OR WAIT null SECS
Except where CPT guidelines state otherwise, follow these four tips to ensure you’re reporting time-based services correctly.
Many services within the CPT codebook include a time component. Except where CPT guidelines state otherwise, follow these four tips to ensure you’re reporting time-based services correctly.
1. Count only included services
When calculating time spent performing a procedure or service, include only those items specifically detailed in the code descriptor. For example, when reporting critical care services (e.g., 99291-99292), you may include the time spent interpreting cardiac output measurements or chest X-rays, performing ventilatory management or vascular access, and other services enumerated within CPT as inclusive of critical care. You may not count toward critical care the time spent performing other, separately reportable services (e.g., endotracheal intubation for airway support, 31500).
Carefully review CPT guidelines and code descriptors to determine which activities you may count toward the time of a particular service. Each code category or descriptor may include different components within a time-based code. For instance, critical care includes floor/unit time, in addition to time spent at a patient’s bedside. I contrast, when calculating time for prolonged services 99354-99357, you may count only “face-to-face” time. Many time-based services include only that time spent “face to face” with the patient. Count time away from the patient only if the code descriptor or other CPT guidelines specifically allow you to do so.
Bonus tip: As a best practice, when providing time-based services, you should document start and stop times, as well as the total time of service.
2. Pass the “midpoint” before billing a time-based service
If a code describes the “first hour” of service, you must provide and document at least 31 minutes of service. Likewise, if the unit of service is 30 minutes, you must perform and document at least 16 minutes of service (and so on). If the service does not meet the minimum time required, either you may not separately report the service, or you should report an (other) appropriate evaluation and management service code. For instance, if you provide fewer than 30 minutes of critical care (99291), CPT instructs you to report “appropriate evaluation and management codes.”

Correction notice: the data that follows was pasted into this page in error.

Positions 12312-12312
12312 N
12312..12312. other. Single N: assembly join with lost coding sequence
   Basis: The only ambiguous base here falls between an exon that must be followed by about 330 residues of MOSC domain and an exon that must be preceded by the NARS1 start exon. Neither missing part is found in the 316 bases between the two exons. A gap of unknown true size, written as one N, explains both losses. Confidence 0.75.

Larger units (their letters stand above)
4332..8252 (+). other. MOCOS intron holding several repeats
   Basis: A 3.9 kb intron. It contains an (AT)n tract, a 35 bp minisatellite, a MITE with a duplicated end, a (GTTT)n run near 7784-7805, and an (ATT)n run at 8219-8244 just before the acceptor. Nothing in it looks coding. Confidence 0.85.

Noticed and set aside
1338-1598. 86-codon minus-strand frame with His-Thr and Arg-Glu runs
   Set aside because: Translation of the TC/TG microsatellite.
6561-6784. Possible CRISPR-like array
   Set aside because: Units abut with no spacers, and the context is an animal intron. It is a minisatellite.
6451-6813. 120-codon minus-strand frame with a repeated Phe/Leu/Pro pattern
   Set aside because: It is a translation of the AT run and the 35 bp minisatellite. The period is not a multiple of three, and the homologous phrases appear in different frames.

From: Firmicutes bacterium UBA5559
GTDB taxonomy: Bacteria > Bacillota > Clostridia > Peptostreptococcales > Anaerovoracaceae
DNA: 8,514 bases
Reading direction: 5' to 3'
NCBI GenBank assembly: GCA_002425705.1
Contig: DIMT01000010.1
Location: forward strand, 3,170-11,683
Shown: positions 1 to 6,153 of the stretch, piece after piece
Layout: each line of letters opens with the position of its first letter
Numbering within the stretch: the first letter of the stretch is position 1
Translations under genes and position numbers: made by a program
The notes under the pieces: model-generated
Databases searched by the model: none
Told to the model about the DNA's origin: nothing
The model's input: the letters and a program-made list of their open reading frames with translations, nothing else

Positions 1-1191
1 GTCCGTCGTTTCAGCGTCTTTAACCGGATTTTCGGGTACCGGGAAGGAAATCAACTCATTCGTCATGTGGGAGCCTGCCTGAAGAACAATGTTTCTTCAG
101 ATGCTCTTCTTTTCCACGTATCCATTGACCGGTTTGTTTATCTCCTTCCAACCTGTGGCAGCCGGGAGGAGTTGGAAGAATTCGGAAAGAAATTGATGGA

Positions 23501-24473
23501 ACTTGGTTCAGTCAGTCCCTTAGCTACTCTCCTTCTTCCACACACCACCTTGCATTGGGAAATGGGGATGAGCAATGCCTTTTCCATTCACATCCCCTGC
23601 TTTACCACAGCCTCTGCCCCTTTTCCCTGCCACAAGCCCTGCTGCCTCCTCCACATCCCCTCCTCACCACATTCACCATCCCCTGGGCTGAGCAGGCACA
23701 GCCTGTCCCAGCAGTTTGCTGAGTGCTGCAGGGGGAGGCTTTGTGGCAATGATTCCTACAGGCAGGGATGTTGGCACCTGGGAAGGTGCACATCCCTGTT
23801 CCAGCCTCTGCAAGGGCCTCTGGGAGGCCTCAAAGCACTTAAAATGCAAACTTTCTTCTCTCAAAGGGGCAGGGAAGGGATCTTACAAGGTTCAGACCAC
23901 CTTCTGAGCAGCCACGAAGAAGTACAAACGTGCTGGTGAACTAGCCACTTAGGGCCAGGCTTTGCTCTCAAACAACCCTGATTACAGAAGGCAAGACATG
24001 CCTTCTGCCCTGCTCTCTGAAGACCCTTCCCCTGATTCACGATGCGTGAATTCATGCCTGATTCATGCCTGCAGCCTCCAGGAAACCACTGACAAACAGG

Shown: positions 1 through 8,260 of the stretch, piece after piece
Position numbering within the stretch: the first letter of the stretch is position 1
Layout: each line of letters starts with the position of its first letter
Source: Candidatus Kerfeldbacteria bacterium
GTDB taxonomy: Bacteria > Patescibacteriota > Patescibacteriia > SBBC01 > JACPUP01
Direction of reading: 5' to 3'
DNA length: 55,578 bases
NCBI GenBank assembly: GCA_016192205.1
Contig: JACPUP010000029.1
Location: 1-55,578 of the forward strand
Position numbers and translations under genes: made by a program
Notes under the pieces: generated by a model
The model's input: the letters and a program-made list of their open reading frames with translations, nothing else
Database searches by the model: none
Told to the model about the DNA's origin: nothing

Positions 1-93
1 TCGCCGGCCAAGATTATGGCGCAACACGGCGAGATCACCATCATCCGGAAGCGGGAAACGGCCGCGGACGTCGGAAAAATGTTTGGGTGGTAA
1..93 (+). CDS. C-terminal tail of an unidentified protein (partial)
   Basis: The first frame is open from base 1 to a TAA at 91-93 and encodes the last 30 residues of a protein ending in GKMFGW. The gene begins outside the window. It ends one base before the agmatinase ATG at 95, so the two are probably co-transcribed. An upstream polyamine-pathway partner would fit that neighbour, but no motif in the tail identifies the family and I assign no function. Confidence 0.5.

Some codes describe “24-hour services.” In most cases, you must document at least 12 hours of service to report such codes. For services lasting fewer than 12 hours, you may need to append modifier 52 reduced services. Be sure to review CPT guidelines before assigning codes or modifiers.
3. Select the “closest” code
Per CPT guidelines, “When codes are ranked in sequential typical times and the actual time is between to typical times, the code with the typical time closest to the actual time is used.”
This rule applies when reporting evaluation and management services using time - rather than the key components of history, exam, and medical decision-making - as the determining factor in the level of service (e.g., if counseling and/or coordination of care comprise more than half the encounter). In such cases, you should use CPT “reference times” to determine an appropriate evaluation and management service level.
For example, a Level 3 established patient outpatient visit (99213) has a reference time of 15 minutes, and a level 4 service (99214) has a reference time of 25 minutes. When reporting a time-based evaluation and management service lasting 19 minutes, you would report 99213 because it has the closest reference time.
4. Use the initial DOS for continues services
CPT states, “For continuous services that last beyond midnight, use the date in which the service began and report the total units of time provided continuously.”
For instance, if intravenous hydration begins at 10:30 p.m. and lasts until 1:30 a.m. the next calendar day, you would report 96360 Intravenous infusion, hydration; initial, 31 minutes to 1 hour once and 96361 …each additional hour (List separately in addition to code for primary procedure) twice. You would not report a new “initial” service (96360) on the new calendar date, unless that service truly represents a different session or encounter with the patient.
G. John Verhovshek, MA, CPC, is managing editor at AAPC, the nation’s largest training and credentialing organization for the business side of healthcare.